The precise reasons for the declining rates are not clear. Dr. Finkelhor noted that most types of crime have plummeted over the last 20 years. But at least some of the decline, he believes, has resulted from greater public awareness, stepped-up prevention efforts, better training and education, specialized policing, the presence in many cities of child advocacy centers that offer a coordinated response to abuse, and the deterrence afforded by the prosecutions of offenders.
Though the decline is now widely accepted among researchers and many advocates, some are still skeptical. Asked about the downward trend at a Congressional hearing in May, Michael Johnson, youth protection director for the Boy Scouts of America, said, "It always bothers me any time I hear these statistics about abuse and neglect."
In some groups, like Native Americans, he said, sexual abuse is still pervasive. And the Internet has added to the problem, making it easier for predators to find victims, he continued.
"The incidences are higher and it's more threatening," he said.
Dr. John M. Leventhal, a professor of pediatrics and the director of the child abuse program at Yale New Haven Children's Hospital, says that the number of cases his clinic sees has gone down, from more than 400 a year to about 350. He does not dispute a decline, but he suggested that changes in how child protection agencies classify cases could be contributing to the decrease.
Dr. Finkelhor, however, said those changes took place after the biggest declines in the 1990s.
Mark Chaffin, a professor in the department of pediatrics at the University of Oklahoma Health Sciences Center, had one possible explanation for why it was hard for some people to accept the numbers. "The child abuse field has always been one that felt like there was not enough public policy attention, so the narrative reflected that. It's at crisis proportions; it's getting worse every year; it's an epidemic," he said. "So when people hear that the rates are going down, it really is sort of a challenge."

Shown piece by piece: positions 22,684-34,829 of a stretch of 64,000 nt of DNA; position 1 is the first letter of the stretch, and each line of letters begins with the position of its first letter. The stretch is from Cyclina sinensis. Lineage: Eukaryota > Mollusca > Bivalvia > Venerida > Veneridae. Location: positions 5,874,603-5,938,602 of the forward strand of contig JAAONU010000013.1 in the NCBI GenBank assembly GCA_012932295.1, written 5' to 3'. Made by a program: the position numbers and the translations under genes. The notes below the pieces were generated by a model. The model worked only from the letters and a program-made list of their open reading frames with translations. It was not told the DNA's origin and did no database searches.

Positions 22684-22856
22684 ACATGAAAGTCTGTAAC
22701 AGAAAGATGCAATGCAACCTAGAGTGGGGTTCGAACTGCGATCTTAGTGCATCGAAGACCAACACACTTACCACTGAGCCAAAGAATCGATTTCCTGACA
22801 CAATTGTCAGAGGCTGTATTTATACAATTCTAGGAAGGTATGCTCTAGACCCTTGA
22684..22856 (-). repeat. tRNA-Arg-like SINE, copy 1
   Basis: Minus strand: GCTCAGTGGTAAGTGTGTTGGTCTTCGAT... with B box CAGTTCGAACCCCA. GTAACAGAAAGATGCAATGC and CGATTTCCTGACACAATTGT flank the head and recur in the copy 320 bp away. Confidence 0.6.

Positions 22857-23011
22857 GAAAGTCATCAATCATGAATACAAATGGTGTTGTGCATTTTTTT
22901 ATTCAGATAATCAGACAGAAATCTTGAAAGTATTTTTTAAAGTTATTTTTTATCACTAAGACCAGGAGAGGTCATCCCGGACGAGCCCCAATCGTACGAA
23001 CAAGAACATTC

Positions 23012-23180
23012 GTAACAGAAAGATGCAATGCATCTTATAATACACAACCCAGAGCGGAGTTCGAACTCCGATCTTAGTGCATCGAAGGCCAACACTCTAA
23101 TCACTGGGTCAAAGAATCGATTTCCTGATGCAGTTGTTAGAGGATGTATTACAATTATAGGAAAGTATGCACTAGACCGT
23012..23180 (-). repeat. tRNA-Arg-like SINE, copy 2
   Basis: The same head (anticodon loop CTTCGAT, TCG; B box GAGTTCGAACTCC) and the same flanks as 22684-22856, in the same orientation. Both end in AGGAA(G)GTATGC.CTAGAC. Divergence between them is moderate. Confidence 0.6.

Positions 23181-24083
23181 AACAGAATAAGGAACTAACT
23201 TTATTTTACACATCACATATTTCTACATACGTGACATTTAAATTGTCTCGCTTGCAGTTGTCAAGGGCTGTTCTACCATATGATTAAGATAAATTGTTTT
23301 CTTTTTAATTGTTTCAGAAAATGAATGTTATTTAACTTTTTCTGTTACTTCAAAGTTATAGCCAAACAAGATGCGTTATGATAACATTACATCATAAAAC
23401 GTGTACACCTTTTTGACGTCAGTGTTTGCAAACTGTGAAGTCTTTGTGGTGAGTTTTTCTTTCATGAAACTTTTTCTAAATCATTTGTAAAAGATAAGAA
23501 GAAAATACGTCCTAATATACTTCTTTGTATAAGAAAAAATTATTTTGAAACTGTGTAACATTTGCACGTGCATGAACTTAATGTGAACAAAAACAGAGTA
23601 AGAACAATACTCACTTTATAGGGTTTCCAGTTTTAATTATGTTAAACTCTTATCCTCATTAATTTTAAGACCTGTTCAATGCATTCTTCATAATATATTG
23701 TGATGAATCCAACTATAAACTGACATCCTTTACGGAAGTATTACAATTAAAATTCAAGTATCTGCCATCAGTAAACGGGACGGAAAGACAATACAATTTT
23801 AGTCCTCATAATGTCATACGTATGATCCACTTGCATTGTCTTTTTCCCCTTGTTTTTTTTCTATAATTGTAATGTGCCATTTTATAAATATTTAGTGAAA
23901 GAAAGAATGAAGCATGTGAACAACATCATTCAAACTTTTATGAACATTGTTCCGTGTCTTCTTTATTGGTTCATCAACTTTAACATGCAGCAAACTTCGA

Lucy Berliner, director of the Harborview Center for Sexual Assault and Traumatic Stress in Seattle, notes that many child advocacy groups depend on government financing, and good news always brings mixed feelings. One of them is the fear that if the issue does not seem dire enough, the money might dry up.
"It is very risky to suggest that the problem you're involved with has gotten smaller," she said.
Yet she and others in the field have embraced the decline as evidence that their work has made a difference.
"What we've arrived at is celebrating the success and using that to argue that the investments that government has made have been very worthwhile," Ms. Berliner said.
The effectiveness of those investments, said Marci A. Hamilton, a constitutional law professor and an advocate for children at Benjamin N. Cardozo School of Law, is evident, and can be seen in the trials in Pennsylvania.
"I think there's more of a willingness of victims to come forward and more willingness of the support system of the victims to let them come forward," she said.
"There was a time when if a victim came out, the universal response around them was, 'You'll get over it. Thank you for telling me but let's move on,' " Ms. Hamilton said. "The more public education you have about the consequences, the more willing spouses and parents are to say, first, I believe you; and, second, you need therapy because we all know that this has lifelong dangerous effects."